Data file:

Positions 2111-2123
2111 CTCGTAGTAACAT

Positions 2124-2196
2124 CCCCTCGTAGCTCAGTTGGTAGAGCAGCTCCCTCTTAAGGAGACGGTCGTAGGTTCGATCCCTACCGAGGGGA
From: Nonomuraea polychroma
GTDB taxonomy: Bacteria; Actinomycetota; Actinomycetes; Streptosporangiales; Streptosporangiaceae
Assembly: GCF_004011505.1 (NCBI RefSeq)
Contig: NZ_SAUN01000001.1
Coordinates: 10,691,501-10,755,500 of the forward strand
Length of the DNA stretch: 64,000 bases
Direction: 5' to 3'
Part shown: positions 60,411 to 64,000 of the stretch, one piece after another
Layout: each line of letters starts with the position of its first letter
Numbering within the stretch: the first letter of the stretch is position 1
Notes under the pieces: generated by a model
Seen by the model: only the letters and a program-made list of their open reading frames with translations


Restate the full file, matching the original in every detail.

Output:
Positions 2111-2123
2111 CTCGTAGTAACAT

Positions 2124-2196
2124 CCCCTCGTAGCTCAGTTGGTAGAGCAGCTCCCTCTTAAGGAGACGGTCGTAGGTTCGATCCCTACCGAGGGGA
From: Nonomuraea polychroma
GTDB taxonomy: Bacteria; Actinomycetota; Actinomycetes; Streptosporangiales; Streptosporangiaceae
Assembly: GCF_004011505.1 (NCBI RefSeq)
Contig: NZ_SAUN01000001.1
Coordinates: 10,691,501-10,755,500 of the forward strand
Length of the DNA stretch: 64,000 bases
Direction: 5' to 3'
Part shown: positions 60,411 to 64,000 of the stretch, one piece after another
Layout: each line of letters starts with the position of its first letter
Numbering within the stretch: the first letter of the stretch is position 1
Notes under the pieces: generated by a model
Seen by the model: only the letters and a program-made list of their open reading frames with translations